No more will you have to complain about those pesky dandelions messing up your lawn or casting their seeds to the utter extremities of your yard. You may, perhaps, begin to hope that more of them will grow even aiding their seed dispersal through your garden beds.
For what many gardeners see as a weed, herbalists have been capitalising on its many benefits and drinking its tonic-like properties for millenia. We’re talking about dandelion tea, of course. It’s a herbal tea produced from this annual weed that has some wonderful characteristics and beneficial qualities.
While you may have been cursing it growing throughout your garden, perhaps even spraying it with a selective herbicide or worse – glyphosate, many gardeners are beginning to latch onto the idea that this oft free gift is just that – a free gift. I’ve never heard any gardener complain that they couldn’t get dandelions to grow in their yard. Usually, it’s the opposite viewpoint.
Yet, with a change of perspective, those dandelions could be seen as the ultimate natural ingredient for many of our ailments. Those dreaded yellow flowers can easily become the elixir-of-life known as ‘dandelion tea’. Pregnancy, menstruation pains and bloating, constipation, liver complaints and even weight-loss have been eased by drinking regular cups of this tea – and by regular, I mean one per day. It’s a natural herbal tonic that offers laxative and diuretic properties and helps reduce toxins and gases in the body.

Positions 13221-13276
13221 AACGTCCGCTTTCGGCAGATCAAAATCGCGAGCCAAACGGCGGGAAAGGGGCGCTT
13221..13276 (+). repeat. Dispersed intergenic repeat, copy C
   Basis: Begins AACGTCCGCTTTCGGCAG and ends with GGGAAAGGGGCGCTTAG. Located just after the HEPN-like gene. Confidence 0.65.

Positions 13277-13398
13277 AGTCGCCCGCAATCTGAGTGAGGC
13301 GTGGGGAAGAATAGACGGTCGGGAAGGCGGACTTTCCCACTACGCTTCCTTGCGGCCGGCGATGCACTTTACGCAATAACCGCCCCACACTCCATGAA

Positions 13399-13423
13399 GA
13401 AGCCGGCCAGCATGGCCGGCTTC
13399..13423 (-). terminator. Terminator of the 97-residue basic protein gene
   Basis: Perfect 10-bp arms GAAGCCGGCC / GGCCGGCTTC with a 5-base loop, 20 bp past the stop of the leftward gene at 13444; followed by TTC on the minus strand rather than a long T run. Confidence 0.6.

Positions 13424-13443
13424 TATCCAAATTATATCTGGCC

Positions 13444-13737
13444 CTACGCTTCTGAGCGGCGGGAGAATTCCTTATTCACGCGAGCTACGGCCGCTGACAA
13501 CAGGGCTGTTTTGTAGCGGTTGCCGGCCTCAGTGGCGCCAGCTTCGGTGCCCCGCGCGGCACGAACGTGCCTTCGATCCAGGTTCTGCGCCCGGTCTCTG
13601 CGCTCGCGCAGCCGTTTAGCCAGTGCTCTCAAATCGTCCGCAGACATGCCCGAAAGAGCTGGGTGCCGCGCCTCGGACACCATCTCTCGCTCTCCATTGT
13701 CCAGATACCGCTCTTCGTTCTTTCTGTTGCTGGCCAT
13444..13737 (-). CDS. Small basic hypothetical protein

So, how do you make dandelion tea?
Most dandelion tea is made from the root of the dandelion weed or the yellow flowers. Dig up a few of these weeds, wash out any grit and soil and then cut away the foliage. Then the roots and flower petals can be steeped in boiling water for 2-3 minutes before being drained off. You can leave them in the pot for longer but the bitterness will increase if you leave them too long.
As dandelions mainly grow and flower towards the end of winter through late summer there will be a period where fresh stock can’t be obtained. In this case, dry some surplus roots and store in a cool location to get you through the autumn and winter months. Dandelion tea made with dried root will taste considerably stronger, so you shouldn’t need to use as much, but it will also have a darker colour – mere aesthetics.
Dandelion tea bags are another option for months when this herb doesn’t grow and they are often sold in grocers or online. The tea bags usually come in packs of 30 allowing you a month’s worth of stored tea.
Are there any side effects to drinking dandelion tea? Sure, like anything it should only be taken in moderation. If you consume numerous cups per day then instead of benefiting your inner organs you could instead be harming them considerably. Also, if you’ve used chemical herbicides or pesticides on these plants then more rigorous washing is needed before you make a tea out of them. In fact, I would even suggest that you leave them alone altogether, just to be safe, and then begin harvesting dandelions from the next season onwards.
It goes without saying that dandelions found in public open spaces may also be contaminated and should probably be left alone as well.